The Worst Form of Flipping: "Flopping" is Pure Short Sale Fraud
"Flopping" is a type of Short Sale fraud that can victimize home sellers and mortgage lenders. It’s an especially egregious scam because it can be pulled off by deceitful homebuyers with the assistance of the very few, dishonest real estate agents out there. In the interest of informing our clients, and those of the 99.9% of agents out there who are honest, reputable Realtors®, here’s how it works.
A short sale is approved based on a falsehood – a falsification of the home’s value. The scammer is the buyer purchasing from a short sale seller. He/she presents a lowball offer to the lender to buy the property, while providing a false, extra low valuation of the property. The lender is convinced that the property is worth less than it really is.
At the same time, offers from real buyers are held back from the lender. Why? Because the lending institution would be more likely to reject the scammer’s low offer if they knew there were higher offers out there The lender approves the short sale at the fabricated low price, the scammer/buyer of said property turns right around and sells (“flops”) the property at its real market value, without the short sale lender's knowledge.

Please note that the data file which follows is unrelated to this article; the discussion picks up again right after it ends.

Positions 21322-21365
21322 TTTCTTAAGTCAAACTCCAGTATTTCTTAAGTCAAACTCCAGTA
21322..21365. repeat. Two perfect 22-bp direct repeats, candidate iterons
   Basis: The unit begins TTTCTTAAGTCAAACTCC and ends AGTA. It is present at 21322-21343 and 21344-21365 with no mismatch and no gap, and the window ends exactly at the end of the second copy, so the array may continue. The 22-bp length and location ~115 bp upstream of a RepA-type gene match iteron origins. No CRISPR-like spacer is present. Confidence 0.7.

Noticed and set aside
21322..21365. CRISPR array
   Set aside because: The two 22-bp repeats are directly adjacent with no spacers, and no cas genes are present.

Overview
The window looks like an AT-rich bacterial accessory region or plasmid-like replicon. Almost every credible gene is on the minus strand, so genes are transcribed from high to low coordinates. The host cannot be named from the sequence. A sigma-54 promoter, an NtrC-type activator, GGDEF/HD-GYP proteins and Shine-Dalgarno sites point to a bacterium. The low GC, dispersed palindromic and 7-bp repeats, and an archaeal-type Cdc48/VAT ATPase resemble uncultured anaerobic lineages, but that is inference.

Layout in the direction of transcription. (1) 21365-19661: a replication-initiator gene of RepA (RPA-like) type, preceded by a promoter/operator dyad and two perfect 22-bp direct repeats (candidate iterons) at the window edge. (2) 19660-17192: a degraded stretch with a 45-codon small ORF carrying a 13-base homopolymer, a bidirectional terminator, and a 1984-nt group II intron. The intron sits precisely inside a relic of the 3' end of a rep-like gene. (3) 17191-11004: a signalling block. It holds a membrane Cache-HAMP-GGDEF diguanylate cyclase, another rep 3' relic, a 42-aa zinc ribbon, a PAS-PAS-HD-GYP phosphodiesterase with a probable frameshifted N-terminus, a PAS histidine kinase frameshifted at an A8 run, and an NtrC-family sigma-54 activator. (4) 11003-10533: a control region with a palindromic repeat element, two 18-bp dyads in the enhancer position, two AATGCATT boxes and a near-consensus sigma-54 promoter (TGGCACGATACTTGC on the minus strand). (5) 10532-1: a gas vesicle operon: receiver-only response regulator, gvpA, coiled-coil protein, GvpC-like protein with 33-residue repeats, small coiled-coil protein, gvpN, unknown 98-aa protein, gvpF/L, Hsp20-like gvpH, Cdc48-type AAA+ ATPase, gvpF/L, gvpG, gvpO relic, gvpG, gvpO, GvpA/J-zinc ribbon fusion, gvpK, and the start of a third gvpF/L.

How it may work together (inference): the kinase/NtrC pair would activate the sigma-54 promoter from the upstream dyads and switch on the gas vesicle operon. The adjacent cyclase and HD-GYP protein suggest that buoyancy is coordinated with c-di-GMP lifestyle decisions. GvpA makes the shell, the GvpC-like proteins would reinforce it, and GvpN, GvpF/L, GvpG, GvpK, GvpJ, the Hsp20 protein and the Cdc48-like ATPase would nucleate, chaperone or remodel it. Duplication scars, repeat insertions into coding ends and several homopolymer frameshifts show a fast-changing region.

Hence, the scammer is now a seller. They open a second escrow between them and a real buyer (willing to pay the actual, higher price), and offers to do a simultaneous closing with the first purchase, or very soon afterward.
What has the scammer done? Bought artificially low, sold high, and pocketed the difference. “Flopping” takes place in about one percent of short sales today. According to CoreLogic Inc., a real estate research firm, it could have cost lenders $50 million in 2011 alone.
Sellers beware. Lenders may hold the helpless seller/victims responsible for the deficiency, or the difference between what the seller owed and the artificially low sales price.